Minnesota has settled its legal case against Juul Labs and Altria Group for deceptively marketing e-cigarettes. The terms of the deal will be kept confidential until formal papers are publicly filed with the court.
“After three weeks of trial highlighting and bringing into the public record the actions that Juul and Altria took that contributed to the youth vaping epidemic, we reached a settlement in the best interest of Minnesotans,” said Attorney General Keith Ellison in a statement.
“We followed in the footsteps of former Attorney General Skip Humphrey, who led the historic 1998 tobacco trial in Minnesota. Once again, Minnesota has demonstrated leadership in taking these cases head on, including going to trial to hold tobacco companies accountable, protect our community’s health and protect our kids. One of my goals in bringing this case was to send a message: We will not tolerate youth marketing of nicotine products in Minnesota,” said Ellison.
Minnesota’s deal comes less than a week after Juul Labs agreed to pay $462 million to settle similar claims brought by New York, California, Colorado, Illinois, Massachusetts, New Mexico and the District of Columbia.
Of the more than a dozen states and hundreds of local governments that have sued Juul, Minnesota was the first to go to trial. Filed in 2019, the state’s lawsuit alleges that Juul developed sleek devices and flavors that were appealing to youth and that Juul’s marketing deceptively attracted and addicted young people. In 2020, Minnesota amended its complaint to include Altria as a defendant: In 2018, Altria spent $12.8 billion to acquire a 35 percent share in Juul.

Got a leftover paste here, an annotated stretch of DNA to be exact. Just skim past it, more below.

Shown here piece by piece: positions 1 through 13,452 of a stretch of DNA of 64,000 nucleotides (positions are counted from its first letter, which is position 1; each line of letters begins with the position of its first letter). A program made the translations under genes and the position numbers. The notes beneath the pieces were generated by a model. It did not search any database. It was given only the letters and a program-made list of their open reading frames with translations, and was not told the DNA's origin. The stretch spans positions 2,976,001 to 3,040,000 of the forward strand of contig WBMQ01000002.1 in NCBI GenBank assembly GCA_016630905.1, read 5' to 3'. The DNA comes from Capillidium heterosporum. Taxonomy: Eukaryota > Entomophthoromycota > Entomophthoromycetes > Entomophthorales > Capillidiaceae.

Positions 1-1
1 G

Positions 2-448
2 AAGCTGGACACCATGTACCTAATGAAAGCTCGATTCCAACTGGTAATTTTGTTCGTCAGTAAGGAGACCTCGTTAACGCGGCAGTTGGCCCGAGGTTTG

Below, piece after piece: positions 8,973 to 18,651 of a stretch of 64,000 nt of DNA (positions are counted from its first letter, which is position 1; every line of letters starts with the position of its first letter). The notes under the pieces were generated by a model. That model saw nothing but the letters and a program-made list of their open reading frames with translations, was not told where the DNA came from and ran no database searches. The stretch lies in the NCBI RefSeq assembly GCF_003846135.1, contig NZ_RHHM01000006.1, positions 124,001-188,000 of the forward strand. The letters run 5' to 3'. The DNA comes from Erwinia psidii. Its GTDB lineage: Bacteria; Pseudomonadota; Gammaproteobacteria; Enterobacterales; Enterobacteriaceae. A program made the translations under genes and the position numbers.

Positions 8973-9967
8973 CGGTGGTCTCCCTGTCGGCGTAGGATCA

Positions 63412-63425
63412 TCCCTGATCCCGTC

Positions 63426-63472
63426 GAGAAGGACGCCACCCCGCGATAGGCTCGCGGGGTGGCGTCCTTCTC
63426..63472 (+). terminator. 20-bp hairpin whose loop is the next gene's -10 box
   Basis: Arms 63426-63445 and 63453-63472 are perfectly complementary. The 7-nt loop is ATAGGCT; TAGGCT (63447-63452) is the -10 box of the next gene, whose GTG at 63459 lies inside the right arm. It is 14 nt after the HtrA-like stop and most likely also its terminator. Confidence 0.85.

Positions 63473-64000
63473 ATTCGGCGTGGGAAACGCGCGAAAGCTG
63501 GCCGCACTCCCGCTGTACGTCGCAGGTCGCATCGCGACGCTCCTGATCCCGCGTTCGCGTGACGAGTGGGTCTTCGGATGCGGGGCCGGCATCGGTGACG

In a statement, Juul Labs stressed the importance of resolving legal challenges from the company’s past. “We are pleased to have reached a settlement with the state and will work to finalize this agreement over the coming weeks,” the company wrote.
Juul Labs has now settled with 48 states and territories, providing over $1 billion to participating states to further combat underage vaping and develop cessation programs. In addition, the company has resolved private litigation that covers more than 5,000 cases brought by approximately 10,000 plaintiffs.
“As we reach total resolution of the company’s past, we are focused on our path forward to maximize the value and impact of our product technology and scientific foundation,” wrote Juul. “Our technology already has transitioned over 2 million adult smokers from combustible cigarettes. And our priorities remain to secure authorization of our PMTAs [premarket tobacco product applications] based on the science and lead the category with innovation to accelerate our mission and advance tobacco harm reduction for over 31 million adult smokers in the U.S. and over 1 billion adult smokers worldwide.”